California has taken a major step forward toward self-driving cars. The state’s Department of Motor Vehicles has introduced new rules to allow companies like Uber and Google to test fully-autonomous vehicles that share little resemblance to conventional automobiles.
Under the rules, manufacturers may test their vehicles on a closed track and California roads without drivers, and without some critical components you would expect to see in a roadworthy car.
What are these cars missing? — things like steering wheels, brake pedals, accelerators, and … obviously, humans!
Previous to these new rules, autonomous vehicles had to have a human driver sitting in the driver’s seat with their hands on the wheel.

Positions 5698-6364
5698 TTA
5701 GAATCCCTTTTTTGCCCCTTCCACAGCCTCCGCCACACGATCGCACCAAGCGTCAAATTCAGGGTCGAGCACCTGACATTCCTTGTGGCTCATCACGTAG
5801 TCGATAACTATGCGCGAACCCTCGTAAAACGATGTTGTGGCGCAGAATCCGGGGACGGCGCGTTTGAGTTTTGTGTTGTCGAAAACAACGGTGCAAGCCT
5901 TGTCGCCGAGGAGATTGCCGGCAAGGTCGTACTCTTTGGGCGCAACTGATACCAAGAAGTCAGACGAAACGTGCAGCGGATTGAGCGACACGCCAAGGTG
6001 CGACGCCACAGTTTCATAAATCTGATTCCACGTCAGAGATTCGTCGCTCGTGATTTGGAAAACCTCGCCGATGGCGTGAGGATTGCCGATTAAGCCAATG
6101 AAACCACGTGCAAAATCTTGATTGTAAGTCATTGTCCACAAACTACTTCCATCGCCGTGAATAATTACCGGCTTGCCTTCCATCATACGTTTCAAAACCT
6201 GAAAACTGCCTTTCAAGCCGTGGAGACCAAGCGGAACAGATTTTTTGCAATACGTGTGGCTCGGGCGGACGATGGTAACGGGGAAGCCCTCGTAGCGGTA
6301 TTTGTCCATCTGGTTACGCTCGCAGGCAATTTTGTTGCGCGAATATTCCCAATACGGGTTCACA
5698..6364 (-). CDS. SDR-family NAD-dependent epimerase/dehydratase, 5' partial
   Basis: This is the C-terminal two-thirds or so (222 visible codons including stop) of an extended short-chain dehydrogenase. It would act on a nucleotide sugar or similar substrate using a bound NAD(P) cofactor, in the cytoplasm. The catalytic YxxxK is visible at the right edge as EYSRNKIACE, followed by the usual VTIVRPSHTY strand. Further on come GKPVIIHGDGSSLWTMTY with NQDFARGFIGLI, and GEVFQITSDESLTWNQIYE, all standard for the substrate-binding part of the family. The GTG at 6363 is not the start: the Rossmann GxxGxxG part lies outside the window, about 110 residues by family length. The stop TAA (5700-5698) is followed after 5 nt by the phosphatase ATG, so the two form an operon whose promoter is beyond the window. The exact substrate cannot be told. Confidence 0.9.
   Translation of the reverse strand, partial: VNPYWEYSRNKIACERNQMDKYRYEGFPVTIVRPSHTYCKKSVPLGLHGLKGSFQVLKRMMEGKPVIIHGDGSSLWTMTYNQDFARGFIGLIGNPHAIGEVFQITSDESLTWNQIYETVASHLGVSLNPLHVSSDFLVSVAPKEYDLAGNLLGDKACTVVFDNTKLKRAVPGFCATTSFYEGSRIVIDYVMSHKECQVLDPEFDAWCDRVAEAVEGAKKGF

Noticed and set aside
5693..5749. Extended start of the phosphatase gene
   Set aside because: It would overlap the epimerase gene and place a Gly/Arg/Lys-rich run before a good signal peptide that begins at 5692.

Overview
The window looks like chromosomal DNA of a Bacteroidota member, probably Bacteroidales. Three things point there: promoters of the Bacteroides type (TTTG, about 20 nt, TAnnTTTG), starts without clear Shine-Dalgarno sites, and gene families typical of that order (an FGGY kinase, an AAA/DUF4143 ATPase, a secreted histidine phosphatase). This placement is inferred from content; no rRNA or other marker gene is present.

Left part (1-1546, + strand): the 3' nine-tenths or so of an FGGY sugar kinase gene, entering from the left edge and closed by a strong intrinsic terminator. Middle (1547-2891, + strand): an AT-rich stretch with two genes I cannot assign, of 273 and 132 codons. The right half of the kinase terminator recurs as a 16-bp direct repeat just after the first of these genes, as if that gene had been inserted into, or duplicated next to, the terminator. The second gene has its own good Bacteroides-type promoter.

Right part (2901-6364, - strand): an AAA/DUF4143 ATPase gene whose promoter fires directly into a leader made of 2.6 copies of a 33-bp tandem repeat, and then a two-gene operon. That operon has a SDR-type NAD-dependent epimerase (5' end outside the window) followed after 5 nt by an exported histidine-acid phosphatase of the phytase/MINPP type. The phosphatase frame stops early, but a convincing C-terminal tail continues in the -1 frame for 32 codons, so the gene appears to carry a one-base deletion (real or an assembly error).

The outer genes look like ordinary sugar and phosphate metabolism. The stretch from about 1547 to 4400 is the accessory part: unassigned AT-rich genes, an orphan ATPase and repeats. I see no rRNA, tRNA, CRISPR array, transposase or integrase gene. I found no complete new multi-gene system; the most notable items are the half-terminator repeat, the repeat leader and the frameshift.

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Now, manufacturers can submit an application and prove that they can remotely control their car in the event something goes wrong. The rules also require all plans for testing be submitted to local law enforcement.
According to Jack Stewart, a writer at Wired, California has good reason to push for autonomous vehicles: “[S]ome 3,000 people die on its roads every year, and self-driving cars could eliminate the human error that causes 90 percent of crashes. They could make more people more mobile, reduce emissions (maybe), and boost the economy.”
The public will have until Apr. 24 to comment on the new rules, published Friday. Unless there is material pushback, the relaxed regulations will go into effect in 2018.
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